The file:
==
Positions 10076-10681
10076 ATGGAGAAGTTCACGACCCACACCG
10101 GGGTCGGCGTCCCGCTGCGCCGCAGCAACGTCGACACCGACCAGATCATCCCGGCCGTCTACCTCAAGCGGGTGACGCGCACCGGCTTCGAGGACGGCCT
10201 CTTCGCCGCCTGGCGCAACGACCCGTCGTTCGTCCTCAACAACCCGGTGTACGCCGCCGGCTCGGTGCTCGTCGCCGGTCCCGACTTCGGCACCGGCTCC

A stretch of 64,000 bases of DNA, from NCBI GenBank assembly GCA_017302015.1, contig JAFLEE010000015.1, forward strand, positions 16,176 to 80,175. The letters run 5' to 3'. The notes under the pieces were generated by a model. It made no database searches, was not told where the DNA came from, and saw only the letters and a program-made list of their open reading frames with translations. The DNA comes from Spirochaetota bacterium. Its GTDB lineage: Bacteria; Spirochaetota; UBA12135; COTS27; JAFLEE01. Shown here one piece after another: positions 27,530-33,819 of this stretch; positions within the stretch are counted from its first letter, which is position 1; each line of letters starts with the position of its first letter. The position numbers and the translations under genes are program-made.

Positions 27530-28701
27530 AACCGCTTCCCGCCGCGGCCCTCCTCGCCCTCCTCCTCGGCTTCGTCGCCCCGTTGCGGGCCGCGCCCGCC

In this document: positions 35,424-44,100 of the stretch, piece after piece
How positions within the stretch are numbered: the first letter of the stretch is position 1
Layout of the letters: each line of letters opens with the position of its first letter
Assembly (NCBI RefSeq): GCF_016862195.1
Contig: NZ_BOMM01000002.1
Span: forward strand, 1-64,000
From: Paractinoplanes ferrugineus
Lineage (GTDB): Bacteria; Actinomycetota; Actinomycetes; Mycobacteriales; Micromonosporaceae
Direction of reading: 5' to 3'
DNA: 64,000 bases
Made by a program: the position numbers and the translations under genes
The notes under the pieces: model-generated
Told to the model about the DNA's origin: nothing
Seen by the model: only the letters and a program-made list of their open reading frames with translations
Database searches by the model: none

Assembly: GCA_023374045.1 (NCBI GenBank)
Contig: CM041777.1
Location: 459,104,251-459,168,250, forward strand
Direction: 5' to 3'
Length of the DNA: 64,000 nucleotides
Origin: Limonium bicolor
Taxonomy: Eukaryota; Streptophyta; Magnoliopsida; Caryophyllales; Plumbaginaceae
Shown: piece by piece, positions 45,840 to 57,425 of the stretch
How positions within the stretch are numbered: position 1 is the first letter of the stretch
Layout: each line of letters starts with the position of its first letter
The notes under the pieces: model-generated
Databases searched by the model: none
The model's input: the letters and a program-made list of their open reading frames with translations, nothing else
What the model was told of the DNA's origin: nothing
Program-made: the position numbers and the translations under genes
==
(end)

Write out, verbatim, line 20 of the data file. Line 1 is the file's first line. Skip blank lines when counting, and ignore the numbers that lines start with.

Told to the model about the DNA's origin: nothing